How to Read This Report
How to Read This Report
Breaking the Binary: Policy Guide to Scaling Social Innovation is intended to add a perspective to the global conversation already under way about how we move beyond binary choices in crafting responses to social, economic, and environmental challenges. Fundamentally, it is about leveraging private enterprise and capital for public benefit.
We refer to this as social innovation, which we define as “the application of innovative, practical, sustainable, business-like approaches that achieve positive social and/or environmental change, with an emphasis on low-income or underserved populations.” And while social enterprises do not hold a monopoly on social innovation, they are a critical but under-utilized part of the social innovation ecosystem.
There are many reasons for this, but chief among them is that our current economic system is designed to stimulate growth through a market mechanism that historically channels investment capital based only on financial results, while government seeks to address market failure through spending and aid. As neither conventional businesses nor traditional charities, social enterprises blur existing boundaries and “fall through the cracks” of existing policy frameworks, forcing them to navigate a multitude of challenges along their path to scale.
What sort of challenges do social enterprises face and why is scaling them so difficult? Corporate legal forms do not recognize dual-purpose business models, for example, and tax systems rarely distinguish between companies that benefit society and the environment and those that damage it. Regulation is designed to protect investors from excessive financial risks but never recognizes that their decisions may be influenced by a desire to seek positive social or environmental impact.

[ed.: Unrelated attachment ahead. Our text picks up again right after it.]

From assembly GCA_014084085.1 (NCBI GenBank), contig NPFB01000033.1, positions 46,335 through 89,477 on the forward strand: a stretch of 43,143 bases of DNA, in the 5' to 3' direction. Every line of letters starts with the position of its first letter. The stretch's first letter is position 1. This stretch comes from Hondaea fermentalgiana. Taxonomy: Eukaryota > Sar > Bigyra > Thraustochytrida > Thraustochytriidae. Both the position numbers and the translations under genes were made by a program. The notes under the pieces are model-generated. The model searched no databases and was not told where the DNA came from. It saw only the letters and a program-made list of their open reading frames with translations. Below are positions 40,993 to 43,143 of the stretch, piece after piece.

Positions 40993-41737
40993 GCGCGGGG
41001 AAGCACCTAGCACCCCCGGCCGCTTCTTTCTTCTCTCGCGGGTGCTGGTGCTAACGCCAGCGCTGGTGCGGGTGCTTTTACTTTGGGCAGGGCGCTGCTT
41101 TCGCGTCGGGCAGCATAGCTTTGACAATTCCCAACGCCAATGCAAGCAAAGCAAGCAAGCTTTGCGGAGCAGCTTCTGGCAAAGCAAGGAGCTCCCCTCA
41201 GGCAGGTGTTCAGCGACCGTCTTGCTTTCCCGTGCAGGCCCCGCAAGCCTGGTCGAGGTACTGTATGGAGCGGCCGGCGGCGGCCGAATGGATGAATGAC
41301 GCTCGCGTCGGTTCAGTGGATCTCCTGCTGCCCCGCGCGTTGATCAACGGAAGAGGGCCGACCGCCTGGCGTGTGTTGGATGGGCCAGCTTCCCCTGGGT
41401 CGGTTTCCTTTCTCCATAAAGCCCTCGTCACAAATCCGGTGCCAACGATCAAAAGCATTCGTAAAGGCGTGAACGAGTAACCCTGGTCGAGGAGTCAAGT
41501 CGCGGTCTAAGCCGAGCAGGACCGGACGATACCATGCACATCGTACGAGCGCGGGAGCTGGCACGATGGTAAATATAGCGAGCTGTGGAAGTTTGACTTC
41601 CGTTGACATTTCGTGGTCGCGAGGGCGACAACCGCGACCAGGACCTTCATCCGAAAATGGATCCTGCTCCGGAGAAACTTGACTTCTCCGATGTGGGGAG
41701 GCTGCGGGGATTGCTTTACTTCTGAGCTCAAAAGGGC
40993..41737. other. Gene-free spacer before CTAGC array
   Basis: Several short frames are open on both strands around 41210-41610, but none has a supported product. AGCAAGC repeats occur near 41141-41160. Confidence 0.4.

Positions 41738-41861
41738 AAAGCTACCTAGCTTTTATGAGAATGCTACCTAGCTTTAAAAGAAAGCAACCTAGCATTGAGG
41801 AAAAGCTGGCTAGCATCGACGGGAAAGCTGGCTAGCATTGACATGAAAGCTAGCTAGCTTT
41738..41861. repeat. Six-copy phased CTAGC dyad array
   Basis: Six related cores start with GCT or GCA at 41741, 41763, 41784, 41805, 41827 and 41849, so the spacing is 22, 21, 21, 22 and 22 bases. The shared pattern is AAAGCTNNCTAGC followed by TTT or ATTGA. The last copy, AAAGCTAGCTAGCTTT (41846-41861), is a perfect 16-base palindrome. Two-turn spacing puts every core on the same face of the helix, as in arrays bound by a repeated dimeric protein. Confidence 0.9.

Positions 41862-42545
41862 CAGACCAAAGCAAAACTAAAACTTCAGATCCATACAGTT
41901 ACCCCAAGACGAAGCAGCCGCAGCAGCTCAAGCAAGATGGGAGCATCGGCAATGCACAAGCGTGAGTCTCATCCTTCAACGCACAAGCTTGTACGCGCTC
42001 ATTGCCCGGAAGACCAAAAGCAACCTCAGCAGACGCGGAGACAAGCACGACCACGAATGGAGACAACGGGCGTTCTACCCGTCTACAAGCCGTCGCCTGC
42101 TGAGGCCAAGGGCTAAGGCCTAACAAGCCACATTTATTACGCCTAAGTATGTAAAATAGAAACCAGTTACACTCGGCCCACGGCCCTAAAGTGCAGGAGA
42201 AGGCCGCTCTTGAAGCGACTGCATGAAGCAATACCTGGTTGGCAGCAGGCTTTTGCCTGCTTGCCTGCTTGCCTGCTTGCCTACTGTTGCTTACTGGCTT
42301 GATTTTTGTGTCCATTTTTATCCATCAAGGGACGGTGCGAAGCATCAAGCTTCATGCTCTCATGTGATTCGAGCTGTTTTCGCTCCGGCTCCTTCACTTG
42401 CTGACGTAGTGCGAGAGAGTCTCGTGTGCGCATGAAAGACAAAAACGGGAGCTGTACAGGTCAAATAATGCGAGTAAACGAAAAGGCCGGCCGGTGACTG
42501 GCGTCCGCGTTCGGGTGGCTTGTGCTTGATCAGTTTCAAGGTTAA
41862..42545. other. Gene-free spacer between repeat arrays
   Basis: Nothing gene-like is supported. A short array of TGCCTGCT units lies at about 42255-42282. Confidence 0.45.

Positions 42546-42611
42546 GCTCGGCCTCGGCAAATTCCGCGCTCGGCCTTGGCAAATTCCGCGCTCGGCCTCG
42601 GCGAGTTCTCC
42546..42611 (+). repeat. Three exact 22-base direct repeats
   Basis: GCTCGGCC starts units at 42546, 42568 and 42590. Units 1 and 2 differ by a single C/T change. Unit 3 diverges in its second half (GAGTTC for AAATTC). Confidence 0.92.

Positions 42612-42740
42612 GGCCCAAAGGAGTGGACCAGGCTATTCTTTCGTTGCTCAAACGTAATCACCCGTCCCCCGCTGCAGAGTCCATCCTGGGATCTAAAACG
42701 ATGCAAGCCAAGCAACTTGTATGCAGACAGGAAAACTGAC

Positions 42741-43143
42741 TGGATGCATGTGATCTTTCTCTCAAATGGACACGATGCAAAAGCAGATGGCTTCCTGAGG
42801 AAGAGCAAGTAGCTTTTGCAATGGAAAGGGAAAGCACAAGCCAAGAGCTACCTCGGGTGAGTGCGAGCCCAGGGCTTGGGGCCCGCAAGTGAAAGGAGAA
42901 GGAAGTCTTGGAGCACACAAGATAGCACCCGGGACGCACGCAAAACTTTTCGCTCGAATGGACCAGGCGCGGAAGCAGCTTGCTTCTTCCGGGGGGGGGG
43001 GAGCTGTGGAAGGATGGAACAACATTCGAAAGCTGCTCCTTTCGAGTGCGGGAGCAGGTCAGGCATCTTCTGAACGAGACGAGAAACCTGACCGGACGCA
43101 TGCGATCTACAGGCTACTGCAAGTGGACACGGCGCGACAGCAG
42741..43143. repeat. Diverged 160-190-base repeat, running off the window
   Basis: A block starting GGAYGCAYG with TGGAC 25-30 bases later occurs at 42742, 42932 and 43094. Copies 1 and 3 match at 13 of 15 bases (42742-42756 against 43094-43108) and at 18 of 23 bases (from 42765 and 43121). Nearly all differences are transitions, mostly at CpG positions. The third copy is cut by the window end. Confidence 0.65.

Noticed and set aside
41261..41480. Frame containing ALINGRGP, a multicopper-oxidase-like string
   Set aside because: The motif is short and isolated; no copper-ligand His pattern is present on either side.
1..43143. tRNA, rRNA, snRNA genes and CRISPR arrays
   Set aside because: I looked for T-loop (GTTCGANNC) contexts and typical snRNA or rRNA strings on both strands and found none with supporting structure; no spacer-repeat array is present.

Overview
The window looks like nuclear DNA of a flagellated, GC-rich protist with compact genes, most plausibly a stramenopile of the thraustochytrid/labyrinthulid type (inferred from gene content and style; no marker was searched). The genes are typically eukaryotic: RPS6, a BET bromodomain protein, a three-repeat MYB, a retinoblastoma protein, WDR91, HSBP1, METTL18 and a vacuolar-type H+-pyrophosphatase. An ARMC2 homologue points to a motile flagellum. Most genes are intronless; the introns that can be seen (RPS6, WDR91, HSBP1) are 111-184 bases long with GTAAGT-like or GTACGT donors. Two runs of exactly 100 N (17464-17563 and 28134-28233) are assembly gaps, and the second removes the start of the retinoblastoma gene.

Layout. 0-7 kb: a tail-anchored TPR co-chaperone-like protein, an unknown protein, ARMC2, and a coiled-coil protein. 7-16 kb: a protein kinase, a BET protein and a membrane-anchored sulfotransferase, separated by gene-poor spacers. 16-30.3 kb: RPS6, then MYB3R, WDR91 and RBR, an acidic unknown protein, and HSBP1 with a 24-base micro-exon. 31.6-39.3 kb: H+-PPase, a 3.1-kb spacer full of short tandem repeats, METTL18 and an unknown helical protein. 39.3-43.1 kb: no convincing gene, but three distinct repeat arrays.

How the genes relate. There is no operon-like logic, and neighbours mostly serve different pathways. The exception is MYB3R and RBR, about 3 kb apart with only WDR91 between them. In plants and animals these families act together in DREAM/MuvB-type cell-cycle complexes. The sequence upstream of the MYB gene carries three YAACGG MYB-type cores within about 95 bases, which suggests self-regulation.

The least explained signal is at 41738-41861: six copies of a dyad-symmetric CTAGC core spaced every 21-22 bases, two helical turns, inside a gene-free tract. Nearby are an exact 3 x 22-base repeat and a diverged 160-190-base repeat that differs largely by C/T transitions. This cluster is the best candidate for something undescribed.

Overcoming these challenges is vital to moving beyond the goodwill of individuals and delivering on social entrepreneurship’s promise as a sector, and well-designed policy tools and incentives clearly serve as the foundation. The ecosystem that will support and stimulate the growth and development of social enterprises and the financial infrastructure that will fund their replication and scale will not just happen without catalytic policy support.
So what role can and should government play to catalyse social innovation? The first section of this report attempts to answer that question, articulating a framework for credible, realistic policy action that governments can take to turn social entrepreneurship into a major force for innovation. Recognizing that a “one size fits all” approach does not work for countries and regions in different stages of development, with vastly different social problems, the framework does not aim to be prescriptive. In other words, the six broad steps are analogous to the “pieces of the puzzle” necessary for social innovation to flourish, while the case examples under each one are akin to a “menu of enabling tools” that policy-makers can choose from and adapt as their circumstances dictate.
Do we really just have binary choices – between public or private provision of education, health and other social services; between charities and aid agencies focused only on dire needs or corporations focused only on maximizing profits; between investors who can choose only to maximize their returns or make philanthropic donations? Is there a middle way? Is there a model that embraces the financial disciplines of market capitalism but also provides opportunity and support for the vulnerable, the dispossessed and the downright unfortunate?
There is. Social enterprises balance a social mission with financial viability and sustainability, existing between the public sector and private markets in both the developed and developing world. We need to unleash a whole new wave of social entrepreneurs and help existing models with proven impact grow to scale much more effectively. If we get this right, the economic historians of the future will look at this generation of leaders and be grateful. They took the risk and transformed the prevailing model. They helped create a world that enriched the many and not just the few.